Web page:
Just when it seems like we’ve covered all the characters, we see an incredible new one. Bettany, who for several films has been the voice of J.A.R.V.I.S. is allowed to evolve into an amalgam of Tony’s creations, along with some key assistance from other resources. Vision, always an enigmatic personage, is no less a mystery here. He is a creation – drawing strong allusions to Frankenstein – that will have huge implications beyond this film. Bettany has a complete grasp of the character and its role in the plot. His entrance begins the most intense part of the story and it doesn’t let up.
To say Whedon nailed it is an understatement. He inhabits this world as much a participant as creator. It is obvious that he cared as much for the enterprise as anyone this side of Kevin Feige. That he is not going to be here at the next duo of films would be more of a concern if the guys that are taking the helm from him hadn’t created the best Marvel film in Captain America: Winter Soldier. Anthony and Joe Russo are also directing the next Captain America film called Civil War. Judging by the cast, they might as well call that Avengers 3.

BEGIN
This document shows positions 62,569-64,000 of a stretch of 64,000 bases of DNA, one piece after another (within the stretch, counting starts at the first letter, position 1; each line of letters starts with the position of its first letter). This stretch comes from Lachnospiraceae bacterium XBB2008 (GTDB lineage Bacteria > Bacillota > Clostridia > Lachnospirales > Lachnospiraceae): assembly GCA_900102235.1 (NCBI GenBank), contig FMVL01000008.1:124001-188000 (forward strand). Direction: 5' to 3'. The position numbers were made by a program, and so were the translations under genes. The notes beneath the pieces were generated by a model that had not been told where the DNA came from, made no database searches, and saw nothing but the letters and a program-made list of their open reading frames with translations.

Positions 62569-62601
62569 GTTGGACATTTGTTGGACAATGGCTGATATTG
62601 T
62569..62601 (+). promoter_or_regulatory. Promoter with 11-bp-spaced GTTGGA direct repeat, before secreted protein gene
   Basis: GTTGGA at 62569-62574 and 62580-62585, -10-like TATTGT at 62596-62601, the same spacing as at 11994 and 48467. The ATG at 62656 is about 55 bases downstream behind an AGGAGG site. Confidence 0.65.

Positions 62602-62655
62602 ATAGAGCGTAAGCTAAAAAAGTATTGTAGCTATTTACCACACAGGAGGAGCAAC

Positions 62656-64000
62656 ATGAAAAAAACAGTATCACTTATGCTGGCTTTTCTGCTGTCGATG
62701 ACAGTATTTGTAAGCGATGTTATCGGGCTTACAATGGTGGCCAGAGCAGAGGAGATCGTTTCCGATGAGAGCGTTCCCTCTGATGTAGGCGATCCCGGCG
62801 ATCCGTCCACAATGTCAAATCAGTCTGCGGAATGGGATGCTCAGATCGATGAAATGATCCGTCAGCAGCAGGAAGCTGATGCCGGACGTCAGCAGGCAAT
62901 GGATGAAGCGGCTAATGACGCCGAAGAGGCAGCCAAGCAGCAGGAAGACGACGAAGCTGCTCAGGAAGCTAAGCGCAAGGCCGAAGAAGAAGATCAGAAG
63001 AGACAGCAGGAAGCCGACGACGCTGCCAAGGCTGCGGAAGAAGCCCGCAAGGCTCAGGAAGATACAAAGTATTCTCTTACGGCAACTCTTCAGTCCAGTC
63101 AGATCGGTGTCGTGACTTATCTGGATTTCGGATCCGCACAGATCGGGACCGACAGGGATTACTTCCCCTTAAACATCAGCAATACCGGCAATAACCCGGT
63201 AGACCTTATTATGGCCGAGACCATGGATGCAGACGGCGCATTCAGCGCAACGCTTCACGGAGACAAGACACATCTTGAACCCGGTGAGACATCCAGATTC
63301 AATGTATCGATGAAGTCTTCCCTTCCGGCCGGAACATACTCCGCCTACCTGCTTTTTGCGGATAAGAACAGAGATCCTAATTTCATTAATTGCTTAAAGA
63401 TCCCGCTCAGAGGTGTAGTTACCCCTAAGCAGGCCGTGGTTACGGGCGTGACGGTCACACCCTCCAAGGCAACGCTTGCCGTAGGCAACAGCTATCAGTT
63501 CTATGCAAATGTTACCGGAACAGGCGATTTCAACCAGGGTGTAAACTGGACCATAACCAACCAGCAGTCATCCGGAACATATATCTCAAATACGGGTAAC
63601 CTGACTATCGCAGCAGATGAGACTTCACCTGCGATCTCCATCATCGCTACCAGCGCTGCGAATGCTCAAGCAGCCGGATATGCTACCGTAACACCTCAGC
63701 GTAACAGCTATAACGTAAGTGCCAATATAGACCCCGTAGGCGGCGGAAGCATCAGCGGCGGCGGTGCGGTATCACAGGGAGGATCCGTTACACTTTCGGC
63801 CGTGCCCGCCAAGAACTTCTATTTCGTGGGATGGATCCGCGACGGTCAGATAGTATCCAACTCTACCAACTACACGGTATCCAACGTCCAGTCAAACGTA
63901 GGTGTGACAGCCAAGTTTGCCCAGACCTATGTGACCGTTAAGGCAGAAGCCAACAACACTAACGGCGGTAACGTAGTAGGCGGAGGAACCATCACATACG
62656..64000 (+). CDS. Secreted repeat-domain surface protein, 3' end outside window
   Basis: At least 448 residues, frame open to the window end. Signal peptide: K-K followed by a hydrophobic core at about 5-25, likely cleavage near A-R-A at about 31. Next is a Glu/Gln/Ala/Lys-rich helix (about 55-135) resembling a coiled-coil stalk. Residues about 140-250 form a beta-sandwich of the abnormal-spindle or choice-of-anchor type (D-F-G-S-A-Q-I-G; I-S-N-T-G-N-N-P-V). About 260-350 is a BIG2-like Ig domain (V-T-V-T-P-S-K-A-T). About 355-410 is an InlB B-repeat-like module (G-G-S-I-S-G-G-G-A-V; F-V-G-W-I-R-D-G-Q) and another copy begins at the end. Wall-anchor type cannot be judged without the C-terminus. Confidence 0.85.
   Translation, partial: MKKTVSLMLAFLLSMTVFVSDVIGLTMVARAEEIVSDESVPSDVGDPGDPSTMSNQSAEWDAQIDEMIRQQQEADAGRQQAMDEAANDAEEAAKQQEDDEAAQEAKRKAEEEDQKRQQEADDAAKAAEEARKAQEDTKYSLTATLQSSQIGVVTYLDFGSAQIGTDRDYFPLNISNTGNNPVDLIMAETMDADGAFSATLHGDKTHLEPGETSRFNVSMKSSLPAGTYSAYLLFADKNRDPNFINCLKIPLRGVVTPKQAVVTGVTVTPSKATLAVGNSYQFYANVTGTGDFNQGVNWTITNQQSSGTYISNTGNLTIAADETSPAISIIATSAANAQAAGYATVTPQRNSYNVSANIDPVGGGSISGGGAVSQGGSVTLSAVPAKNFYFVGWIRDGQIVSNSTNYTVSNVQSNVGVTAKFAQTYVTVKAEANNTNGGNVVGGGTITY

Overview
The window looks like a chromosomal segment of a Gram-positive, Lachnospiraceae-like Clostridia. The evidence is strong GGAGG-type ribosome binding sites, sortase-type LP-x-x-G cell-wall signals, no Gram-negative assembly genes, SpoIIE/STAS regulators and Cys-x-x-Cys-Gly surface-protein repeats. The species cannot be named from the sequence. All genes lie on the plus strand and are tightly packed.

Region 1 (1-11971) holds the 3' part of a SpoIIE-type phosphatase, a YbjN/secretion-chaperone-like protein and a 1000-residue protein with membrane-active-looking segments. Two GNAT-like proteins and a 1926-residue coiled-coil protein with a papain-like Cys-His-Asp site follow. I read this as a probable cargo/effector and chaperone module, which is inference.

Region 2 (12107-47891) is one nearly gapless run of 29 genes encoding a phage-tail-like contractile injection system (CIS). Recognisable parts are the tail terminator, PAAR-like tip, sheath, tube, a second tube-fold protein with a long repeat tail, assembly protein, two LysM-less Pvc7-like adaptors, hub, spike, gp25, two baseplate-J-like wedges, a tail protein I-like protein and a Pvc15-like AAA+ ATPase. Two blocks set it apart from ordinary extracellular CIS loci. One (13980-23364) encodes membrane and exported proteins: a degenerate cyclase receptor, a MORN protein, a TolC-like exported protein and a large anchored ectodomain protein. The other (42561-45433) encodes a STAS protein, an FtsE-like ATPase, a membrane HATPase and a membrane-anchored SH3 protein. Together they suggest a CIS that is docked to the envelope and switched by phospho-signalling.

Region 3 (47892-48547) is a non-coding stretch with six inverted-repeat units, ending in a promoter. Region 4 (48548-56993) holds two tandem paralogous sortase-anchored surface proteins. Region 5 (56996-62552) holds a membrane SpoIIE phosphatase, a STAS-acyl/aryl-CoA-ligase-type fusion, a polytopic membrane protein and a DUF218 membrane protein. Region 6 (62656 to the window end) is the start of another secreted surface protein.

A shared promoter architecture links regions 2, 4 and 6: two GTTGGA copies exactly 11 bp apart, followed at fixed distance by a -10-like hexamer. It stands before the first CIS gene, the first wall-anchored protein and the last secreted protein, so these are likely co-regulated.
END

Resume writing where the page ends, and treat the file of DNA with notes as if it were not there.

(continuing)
If he wants to leave, best to do it now, when the mistakes are far outweighed by the things he’s gotten right. As for those mistakes, it is a little long. There is a little too much walking away from destruction with a stern warning. And, really, how do they keep the body count so low? I’m talking heroes, too. At least they don’t have Coulson die again.
Perhaps the best thing for me, though is seeing War Machine in action without making him embarrass himself.
When Captain America: The First Avenger is released July 22, 2012, it will mark the last movie to be released ramping up to the May 4, 2012 arrival of the first superhero team movie, The Avengers. At this point, everyone is aware of the team that has been assembled: Iron Man, Captain America, The Incredible Hulk, Thor will lead a cast of heroes that will also include Hawkeye, Black Widow, Gabriel Jones and, of course, Nick Fury.